Wednesday, January 23, 2008, 11:28 AM - Models




Bolt neck double cutaway with maple body, maple neck, rosewood fingerboard, black hardware, graphite nut and tekglide (vintage style) bridge, three single-coil pickups with three knobs (V-T-T) and 3-way selector knife switch.


The X175 was a replacement for the X140. By 1983 it was hard to sell a guitar without a tremolo bridge, and the X175 added that plus a strat-style 3-way knife switch instead of the Gibson-style 3-way of other models. Clearly this model was intended to be familiar to someone used to a Fender, and indeed it is the most strat-like of the line.


X175JB (S-S-S)(jet black)



Wednesday, January 23, 2008, 11:25 AM - Models




Bolt neck double cutaway with maple body, maple neck, rosewood fingerboard, black hardware, graphite nut and tekglide (vintage style) bridge, two humbuckers with four knobs (V-V-T-T) with pull-switches for coil tap and phase reverse.


X165PW (H-H)(pearl white)

X165MB (H-H)(metallic blue)

X165GR (H-H)(metallic olive green)



The X165 appeared in 1983 to replace the X130 with updated colors and a tremolo bridge. EVH was just appearing, and suddenly everyone wanted a guitar with a whammy bar, you couldn’t sell one without one, even though most people couldn’t do that much with it. The X165 was the first appearance of black hardware which became mostly standard throughout the line- very 80’s.




Wednesday, January 23, 2008, 11:22 AM - Models



Bolt neck double cutaway with maple body, maple neck, rosewood fingerboard, black painted hardware, graphite nut and Tekglide (vintage style) bridge, two humbuckers with four knobs (V-V-T-T) with pull-switches for coil tap and phase reverse, active EQ.


X160BR (H-H, active EQ)(metallic brown)


The X160 is one of the rarer Electra Phoenixes, appearing only in 1983 at the end of the appearance of the X150 with which it shared active EQ. For a guitar with premium electronics, its brown metalflake finish is strangely subdued, one can only imagine it was intended for perhaps a jazz audience.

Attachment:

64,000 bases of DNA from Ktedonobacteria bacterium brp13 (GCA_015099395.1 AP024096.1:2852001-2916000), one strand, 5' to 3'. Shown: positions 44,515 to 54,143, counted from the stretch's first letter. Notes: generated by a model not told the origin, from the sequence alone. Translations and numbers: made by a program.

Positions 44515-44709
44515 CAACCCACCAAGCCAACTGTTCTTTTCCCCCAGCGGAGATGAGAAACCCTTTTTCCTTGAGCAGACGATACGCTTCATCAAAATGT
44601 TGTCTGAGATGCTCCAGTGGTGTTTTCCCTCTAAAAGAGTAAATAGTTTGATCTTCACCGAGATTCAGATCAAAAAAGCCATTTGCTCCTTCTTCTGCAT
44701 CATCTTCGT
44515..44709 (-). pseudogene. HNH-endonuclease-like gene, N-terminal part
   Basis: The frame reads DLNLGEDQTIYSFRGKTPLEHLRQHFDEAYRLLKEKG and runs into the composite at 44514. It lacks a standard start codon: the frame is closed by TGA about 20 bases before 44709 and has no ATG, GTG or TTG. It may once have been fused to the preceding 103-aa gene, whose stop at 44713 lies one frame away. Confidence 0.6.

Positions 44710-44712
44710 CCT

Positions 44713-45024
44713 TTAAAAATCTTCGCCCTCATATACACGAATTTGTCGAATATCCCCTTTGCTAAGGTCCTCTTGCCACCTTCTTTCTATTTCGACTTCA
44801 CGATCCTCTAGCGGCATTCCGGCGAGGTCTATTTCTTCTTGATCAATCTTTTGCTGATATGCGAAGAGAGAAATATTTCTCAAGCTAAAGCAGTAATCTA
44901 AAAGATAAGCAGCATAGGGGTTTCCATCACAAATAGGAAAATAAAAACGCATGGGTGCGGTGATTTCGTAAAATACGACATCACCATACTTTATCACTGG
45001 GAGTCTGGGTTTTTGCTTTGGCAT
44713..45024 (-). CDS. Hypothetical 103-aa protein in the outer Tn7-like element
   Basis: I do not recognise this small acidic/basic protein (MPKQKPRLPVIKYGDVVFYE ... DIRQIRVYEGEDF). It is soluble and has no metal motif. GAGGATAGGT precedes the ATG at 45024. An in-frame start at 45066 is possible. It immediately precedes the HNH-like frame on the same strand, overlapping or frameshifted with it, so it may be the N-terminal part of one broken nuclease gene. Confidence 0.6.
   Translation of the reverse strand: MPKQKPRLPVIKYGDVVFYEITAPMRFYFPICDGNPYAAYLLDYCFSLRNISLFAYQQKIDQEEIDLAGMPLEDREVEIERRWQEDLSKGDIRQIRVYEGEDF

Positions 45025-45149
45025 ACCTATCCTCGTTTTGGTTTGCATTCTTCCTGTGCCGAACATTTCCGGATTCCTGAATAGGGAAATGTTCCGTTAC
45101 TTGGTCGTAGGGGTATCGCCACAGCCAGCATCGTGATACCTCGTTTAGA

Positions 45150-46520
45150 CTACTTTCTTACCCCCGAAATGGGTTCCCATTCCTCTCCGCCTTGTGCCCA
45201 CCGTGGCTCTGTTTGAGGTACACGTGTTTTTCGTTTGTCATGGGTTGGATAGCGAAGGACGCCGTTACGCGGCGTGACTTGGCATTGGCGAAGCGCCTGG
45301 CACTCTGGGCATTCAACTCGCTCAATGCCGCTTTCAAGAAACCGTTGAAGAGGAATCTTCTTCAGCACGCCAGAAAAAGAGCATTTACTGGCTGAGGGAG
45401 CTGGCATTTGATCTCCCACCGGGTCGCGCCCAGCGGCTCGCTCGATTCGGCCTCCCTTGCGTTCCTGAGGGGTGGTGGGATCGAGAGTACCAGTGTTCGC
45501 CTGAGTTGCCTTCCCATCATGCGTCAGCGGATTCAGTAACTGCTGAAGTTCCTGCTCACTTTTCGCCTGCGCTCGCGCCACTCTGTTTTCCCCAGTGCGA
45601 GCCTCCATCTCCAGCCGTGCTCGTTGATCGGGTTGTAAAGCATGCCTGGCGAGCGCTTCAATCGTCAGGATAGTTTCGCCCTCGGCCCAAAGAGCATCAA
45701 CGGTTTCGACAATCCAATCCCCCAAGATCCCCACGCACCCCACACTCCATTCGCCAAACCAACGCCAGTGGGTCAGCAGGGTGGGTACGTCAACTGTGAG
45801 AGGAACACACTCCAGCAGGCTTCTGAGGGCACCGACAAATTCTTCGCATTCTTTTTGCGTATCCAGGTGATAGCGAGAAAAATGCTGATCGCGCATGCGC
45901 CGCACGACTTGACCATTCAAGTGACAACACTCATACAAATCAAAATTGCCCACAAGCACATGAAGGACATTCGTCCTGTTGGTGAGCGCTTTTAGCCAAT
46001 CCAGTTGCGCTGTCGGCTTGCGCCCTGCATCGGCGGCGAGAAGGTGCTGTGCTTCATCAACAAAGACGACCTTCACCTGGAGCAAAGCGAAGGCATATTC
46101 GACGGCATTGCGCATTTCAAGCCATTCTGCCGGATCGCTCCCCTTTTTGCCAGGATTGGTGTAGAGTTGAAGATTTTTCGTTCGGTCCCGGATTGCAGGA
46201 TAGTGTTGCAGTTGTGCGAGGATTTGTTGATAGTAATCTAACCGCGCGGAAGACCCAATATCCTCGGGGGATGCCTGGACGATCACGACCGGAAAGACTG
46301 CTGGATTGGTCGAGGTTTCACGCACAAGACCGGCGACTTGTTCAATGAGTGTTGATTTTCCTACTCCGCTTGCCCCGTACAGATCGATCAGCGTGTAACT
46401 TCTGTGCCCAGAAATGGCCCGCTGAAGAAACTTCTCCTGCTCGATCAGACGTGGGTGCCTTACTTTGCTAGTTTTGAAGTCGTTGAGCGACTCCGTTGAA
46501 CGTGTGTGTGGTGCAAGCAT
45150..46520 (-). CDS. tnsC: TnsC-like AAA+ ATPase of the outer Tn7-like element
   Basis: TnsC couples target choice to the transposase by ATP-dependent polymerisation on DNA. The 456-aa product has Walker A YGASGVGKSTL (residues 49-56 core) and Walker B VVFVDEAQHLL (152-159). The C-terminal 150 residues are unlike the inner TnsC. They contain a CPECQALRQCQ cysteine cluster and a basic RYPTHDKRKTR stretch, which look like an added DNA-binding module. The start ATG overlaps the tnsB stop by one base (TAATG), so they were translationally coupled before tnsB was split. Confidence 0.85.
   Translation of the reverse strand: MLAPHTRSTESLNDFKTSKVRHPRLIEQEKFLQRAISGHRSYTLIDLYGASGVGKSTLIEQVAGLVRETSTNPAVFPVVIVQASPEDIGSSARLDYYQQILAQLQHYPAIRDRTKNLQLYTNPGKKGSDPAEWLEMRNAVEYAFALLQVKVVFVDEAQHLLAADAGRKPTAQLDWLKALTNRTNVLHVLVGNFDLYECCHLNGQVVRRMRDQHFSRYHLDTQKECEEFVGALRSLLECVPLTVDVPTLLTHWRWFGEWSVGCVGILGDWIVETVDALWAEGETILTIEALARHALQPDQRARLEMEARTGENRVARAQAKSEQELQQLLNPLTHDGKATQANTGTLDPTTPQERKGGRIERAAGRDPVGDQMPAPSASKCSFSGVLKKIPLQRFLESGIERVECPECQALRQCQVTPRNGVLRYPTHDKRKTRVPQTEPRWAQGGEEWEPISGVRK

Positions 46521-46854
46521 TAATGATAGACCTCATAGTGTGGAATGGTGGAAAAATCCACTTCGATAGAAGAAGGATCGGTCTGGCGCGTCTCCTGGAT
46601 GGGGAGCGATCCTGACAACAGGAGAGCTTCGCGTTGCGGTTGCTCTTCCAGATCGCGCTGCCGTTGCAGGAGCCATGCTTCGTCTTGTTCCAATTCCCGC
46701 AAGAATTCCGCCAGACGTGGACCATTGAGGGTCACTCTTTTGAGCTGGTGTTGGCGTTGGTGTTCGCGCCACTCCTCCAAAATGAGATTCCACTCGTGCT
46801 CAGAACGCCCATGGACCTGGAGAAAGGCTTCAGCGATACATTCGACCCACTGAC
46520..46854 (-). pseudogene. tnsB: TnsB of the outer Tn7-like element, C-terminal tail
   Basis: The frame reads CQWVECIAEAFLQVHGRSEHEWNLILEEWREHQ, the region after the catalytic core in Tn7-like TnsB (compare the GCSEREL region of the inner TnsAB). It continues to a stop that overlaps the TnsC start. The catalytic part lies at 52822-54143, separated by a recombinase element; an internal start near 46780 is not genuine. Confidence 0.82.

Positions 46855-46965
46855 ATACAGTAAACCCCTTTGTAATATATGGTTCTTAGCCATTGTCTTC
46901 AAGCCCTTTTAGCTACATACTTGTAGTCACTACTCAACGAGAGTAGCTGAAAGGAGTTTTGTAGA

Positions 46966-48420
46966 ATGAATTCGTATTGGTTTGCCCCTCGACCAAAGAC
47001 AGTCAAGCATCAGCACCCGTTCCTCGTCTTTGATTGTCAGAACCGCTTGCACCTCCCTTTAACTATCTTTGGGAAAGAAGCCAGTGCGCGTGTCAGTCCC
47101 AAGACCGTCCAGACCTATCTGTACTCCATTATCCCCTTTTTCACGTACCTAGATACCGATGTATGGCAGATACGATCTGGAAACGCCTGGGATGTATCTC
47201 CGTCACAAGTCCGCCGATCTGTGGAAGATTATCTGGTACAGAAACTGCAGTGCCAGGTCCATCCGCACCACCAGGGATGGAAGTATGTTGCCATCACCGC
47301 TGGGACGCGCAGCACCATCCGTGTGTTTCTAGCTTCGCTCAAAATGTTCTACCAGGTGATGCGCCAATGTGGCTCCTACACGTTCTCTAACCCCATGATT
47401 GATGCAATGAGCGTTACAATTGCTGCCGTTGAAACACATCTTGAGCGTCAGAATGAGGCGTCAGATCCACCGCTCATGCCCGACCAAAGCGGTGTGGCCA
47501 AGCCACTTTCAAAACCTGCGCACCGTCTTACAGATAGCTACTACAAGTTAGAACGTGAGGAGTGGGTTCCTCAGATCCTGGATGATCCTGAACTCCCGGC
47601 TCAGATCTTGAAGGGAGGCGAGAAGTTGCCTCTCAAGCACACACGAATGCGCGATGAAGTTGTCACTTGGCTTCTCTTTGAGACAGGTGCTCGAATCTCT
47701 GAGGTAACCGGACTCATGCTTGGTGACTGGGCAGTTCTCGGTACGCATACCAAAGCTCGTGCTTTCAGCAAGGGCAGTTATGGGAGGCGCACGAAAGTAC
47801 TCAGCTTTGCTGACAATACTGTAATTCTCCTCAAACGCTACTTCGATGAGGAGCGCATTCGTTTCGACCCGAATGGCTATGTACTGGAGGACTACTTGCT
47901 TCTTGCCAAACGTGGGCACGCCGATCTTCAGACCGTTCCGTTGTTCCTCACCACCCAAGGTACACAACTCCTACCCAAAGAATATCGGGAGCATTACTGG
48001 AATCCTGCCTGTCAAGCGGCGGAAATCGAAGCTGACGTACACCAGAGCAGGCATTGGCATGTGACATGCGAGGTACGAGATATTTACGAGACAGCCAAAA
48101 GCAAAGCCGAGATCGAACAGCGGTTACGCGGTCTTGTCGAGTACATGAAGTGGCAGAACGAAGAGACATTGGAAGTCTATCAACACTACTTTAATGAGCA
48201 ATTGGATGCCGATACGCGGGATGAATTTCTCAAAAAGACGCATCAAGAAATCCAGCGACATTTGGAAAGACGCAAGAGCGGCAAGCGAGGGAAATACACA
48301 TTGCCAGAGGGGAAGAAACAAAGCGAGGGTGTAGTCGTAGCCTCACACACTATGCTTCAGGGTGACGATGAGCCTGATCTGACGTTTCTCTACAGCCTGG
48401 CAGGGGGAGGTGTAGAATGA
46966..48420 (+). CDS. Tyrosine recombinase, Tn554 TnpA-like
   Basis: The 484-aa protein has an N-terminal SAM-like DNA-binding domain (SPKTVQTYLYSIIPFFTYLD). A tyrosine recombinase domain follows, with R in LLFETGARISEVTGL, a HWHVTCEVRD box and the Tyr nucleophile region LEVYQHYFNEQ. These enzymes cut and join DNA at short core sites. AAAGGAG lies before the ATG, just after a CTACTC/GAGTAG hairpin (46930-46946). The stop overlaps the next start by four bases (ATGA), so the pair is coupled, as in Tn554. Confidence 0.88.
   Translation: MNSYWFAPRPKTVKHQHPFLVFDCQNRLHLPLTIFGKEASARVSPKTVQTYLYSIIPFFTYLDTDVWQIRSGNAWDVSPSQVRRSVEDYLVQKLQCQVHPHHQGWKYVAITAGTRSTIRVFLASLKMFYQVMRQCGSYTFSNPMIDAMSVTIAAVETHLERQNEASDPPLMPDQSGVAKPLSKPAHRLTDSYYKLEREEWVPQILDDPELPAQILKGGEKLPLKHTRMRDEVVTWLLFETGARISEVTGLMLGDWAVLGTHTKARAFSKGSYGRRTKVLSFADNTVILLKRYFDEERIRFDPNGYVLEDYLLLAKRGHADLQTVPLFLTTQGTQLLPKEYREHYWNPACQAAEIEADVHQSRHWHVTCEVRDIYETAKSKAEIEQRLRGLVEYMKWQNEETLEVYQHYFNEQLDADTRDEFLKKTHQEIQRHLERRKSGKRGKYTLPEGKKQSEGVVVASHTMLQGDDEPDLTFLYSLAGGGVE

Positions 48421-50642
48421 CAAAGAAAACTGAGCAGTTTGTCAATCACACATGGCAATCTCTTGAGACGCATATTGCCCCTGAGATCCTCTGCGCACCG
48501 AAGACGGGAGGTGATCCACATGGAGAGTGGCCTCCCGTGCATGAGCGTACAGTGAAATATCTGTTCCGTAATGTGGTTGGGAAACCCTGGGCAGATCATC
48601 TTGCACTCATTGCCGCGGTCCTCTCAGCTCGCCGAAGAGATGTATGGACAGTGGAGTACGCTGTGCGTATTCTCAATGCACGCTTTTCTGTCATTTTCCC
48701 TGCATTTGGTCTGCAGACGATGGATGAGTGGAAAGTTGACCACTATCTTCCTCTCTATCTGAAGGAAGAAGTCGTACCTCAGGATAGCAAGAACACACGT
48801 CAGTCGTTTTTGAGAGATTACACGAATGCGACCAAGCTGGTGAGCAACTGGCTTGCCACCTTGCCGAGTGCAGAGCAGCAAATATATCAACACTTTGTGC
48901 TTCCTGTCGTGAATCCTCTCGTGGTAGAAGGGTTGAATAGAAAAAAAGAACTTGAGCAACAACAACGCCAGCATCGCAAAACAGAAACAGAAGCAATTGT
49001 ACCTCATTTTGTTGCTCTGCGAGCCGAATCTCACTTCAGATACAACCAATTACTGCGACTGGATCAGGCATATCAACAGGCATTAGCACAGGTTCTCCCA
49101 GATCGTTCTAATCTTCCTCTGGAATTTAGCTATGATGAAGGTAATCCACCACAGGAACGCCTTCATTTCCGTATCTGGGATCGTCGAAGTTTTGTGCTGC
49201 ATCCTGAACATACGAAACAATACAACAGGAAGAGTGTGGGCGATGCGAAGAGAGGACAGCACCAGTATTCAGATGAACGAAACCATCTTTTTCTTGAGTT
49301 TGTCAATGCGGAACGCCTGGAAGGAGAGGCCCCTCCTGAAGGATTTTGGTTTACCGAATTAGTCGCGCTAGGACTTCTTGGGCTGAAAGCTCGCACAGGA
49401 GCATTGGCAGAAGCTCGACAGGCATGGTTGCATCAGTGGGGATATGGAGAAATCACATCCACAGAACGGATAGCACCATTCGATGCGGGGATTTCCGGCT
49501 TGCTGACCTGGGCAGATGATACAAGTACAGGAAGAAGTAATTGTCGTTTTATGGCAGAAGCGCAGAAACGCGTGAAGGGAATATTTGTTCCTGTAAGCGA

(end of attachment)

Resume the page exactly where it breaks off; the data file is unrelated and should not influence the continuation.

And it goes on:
Was active EQ really a useful feature? Gibson had asked the same question with the Artist series, which it doomed by associating with the strange and unpopular RD series. It can be useful for some players- certainly a preamp is one way of shaping distortion. But for distortion you want to boost midtones, not high and low. Active EQ tends to be most useful for players who use clean tones, especially those who, like electric acoustic players, tend to be plugging into weird PA systems not designed for guitar, or in weird room situations.


Today we have to remember that making effect devices easily available to consumers was a fairly new innovation. There were some hairy fuzz pedals, and wahs, and giants like Hendrix and Page had them, but there was not the plethora of devices we have today. So having active EQ onboard, like the MPC guitars which carried onboard effects, was a really interesting experimental way to apply the electronics. It was a different direction than we see today, one which certainly put controls at the users’ fingertips. The question remains whether the average player really wants that much control. For the specialist, however, it offers premium performance.



Wednesday, January 23, 2008, 11:18 AM - Models



Bolt neck double cutaway with maple body, maple neck, rosewood fingerboard, chrome hardware, brass nut and brass hardtail bridge, two humbuckers with four knobs (V-V-T-T) with pull-switches for coil tap and phase reverse.


X155 (H-H)(pearl white)


With so many Electra Phoenix models already available, it’s hard at first to see why the X155- a white two-pickup guitar- was so special, although the pearl white finish does have a gorgeous butter cream quality to it, which it shared with the X1PW which appeared at the same time. Like other special 82 models, the X135 and X145's, it carried a special plate on the headstock with an additional serial number whose significance is not known.






Above photos courtesy of Darren Costello.